Tribune News Service
New Delhi, January 10
After the failure of the eighth round of negotiations between the Government and farmers’ unions, all eyes are on the Supreme Court which will on Monday take up petitions challenging the farm laws and those seeking removal of farmers who have blocked key entry points to Delhi since November 26.
A three-judge Bench headed by Chief Justice of India SA Bobde – which had on December 17 indicated constituting a committee of independent and impartial persons to end the stalemate – is expected to attempt a solution to end the stalemate.
With both the sides refusing to budge from their respective stand, the eighth round of talks between agitating farmers and the Centre failed to break the deadlock on January 8.
As farmers’ leaders insisted on withdrawal of the three farm laws, Agriculture Minister Narendra Singh Tomar made it clear that the government will not repeal the laws even as it was ready to address their grievances. The next round of talks is proposed on January 15.
During the crucial hearing, the top court is to hear three sets of petitions. The first set of PILs is by Congress MP from Trissur in Kerala TN Prathapan, DMK MP Tiruchi Siva, RJD MP Manoj Jha, Bhartiya Kisan Party and advocate ML Sharma.
They have challenged the validity of the Farmers’ (Empowerment and Protection) Agreement on Price Assurance and Farm Services Act, 2020, Farmers’ Produce Trade and Commerce (Promotion and Facilitation) Act, 2020 and The Essential Commodities (Amendment) Act, 2020. They contended the farm laws were “discriminatory” and will expose marginal farmers to exploitation by big companies.
Read also: Farmers ransack Khattar’s Kisan Mahapanchayat venue
The second set of petitions is by Rishabh Sharma and others highlighting the plight of commuters entering the national capital due to continued blockade by agitating farmers. On Saturday, he filed an affidavit in the top court complaining that the farmers have blocked Noida Chilla Border, Tikri Border, Sindhu Border, Gazipur Border, Delhi-Rohtak National Highway, causing hardships to those entering Delhi from Uttar Pradesh and Haryana.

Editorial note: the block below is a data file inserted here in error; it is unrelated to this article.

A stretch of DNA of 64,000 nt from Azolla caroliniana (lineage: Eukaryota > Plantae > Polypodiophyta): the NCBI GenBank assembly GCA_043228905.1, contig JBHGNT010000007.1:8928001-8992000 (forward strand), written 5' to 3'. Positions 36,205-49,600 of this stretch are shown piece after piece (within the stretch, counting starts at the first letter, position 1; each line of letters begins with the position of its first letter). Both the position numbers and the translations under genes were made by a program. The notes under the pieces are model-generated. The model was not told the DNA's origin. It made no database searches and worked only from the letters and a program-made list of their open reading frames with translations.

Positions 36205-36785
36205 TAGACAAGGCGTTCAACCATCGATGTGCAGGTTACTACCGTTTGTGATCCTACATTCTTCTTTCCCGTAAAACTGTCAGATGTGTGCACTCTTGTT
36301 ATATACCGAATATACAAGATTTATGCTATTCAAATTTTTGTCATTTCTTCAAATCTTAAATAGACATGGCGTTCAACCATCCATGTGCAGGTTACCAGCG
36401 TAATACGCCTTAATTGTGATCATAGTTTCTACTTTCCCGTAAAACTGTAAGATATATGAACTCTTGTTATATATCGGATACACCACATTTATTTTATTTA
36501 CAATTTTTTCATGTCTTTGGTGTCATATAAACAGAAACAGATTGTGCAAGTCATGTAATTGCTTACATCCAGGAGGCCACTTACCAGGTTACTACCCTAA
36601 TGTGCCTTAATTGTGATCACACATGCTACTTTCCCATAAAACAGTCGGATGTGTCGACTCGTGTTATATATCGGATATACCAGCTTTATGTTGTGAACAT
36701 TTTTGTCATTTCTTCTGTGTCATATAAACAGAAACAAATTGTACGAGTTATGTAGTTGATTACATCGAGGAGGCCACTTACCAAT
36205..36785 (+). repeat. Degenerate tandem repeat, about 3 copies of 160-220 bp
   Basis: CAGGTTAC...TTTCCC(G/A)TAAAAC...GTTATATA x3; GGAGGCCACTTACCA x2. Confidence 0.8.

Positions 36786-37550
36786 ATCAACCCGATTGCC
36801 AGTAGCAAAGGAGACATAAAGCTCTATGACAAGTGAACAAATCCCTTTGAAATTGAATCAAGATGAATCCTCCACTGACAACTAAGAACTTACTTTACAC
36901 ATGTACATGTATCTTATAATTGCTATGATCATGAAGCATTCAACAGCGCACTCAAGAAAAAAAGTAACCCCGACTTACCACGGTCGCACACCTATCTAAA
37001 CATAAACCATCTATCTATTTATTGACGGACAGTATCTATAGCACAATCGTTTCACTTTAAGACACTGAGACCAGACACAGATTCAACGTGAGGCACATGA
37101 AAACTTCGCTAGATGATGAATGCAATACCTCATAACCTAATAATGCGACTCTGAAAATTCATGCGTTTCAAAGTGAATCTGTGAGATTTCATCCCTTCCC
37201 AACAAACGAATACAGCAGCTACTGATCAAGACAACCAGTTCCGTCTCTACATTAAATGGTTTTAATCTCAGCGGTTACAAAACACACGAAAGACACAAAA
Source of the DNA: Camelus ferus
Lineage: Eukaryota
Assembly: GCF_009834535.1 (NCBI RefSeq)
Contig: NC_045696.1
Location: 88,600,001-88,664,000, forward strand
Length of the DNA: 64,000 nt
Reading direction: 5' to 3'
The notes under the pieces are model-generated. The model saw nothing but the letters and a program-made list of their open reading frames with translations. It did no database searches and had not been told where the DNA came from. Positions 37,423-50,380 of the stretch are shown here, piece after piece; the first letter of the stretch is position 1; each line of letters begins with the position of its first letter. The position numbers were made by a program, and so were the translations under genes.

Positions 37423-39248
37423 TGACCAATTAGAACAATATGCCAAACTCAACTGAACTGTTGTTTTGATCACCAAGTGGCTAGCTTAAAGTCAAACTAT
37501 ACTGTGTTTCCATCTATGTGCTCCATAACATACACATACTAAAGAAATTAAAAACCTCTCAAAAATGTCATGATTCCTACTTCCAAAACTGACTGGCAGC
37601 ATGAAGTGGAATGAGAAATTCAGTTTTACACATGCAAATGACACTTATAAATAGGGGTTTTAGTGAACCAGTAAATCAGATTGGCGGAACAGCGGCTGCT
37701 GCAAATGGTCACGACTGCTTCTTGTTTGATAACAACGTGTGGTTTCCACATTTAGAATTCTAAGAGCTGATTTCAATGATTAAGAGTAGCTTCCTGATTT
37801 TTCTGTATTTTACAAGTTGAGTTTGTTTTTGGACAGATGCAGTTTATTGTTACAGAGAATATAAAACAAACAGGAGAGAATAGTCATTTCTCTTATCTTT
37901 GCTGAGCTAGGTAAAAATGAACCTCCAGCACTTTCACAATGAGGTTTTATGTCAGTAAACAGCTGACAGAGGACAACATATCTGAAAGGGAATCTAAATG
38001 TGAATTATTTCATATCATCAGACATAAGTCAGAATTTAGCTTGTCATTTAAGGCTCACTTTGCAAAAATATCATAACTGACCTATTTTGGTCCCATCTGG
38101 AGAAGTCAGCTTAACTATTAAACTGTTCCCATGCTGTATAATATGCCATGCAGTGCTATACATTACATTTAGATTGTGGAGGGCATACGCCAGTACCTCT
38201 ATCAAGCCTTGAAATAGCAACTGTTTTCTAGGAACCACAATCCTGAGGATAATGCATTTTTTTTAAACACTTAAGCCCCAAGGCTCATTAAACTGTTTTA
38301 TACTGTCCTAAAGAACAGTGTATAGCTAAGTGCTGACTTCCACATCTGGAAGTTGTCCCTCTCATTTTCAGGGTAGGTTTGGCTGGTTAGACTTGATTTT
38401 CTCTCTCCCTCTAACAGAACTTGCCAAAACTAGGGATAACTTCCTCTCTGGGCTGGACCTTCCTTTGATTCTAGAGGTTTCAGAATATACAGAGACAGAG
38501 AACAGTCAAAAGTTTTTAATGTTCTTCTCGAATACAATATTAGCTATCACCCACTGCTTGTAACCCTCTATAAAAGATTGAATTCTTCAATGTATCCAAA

Citing the top court’s verdict on Shaheen Bagh protests that said public places can’t be blocked and occupied indefinitely, he said the protesters must be removed as they violated the court’s verdict.
The third set of plea is by the Consortium of Indian Farmers Associations (CIFA) — a Hyderabad-based farmers’ organization – which contended that the reforms were beneficial for growth of agriculture in India.
“We wish (to) submit that farm reforms are beneficial to enable increased income to farmers and growth of agriculture,” the consortium’s plea filed through CIFA advisor P Chengal Reddy said, demanding to be heard before any decision was taken.
Noting that there was no improvement in talks between agitating farmers and the government, the Supreme Court on January 6 said it would take up petitions against farm laws and those against farmers’ protests on January 11. “There is absolutely no improvement in the situation,” CJI Bobde had said.
A day later, the CJI had expressed concern over the possible spread of COVID-19 among the agitating farmers and asked the Centre if they were taking precautionary measures against the pandemic. “We are trying to ensure that COVID-19 doesn’t spread. Ensure guidelines issued are followed,” he had said.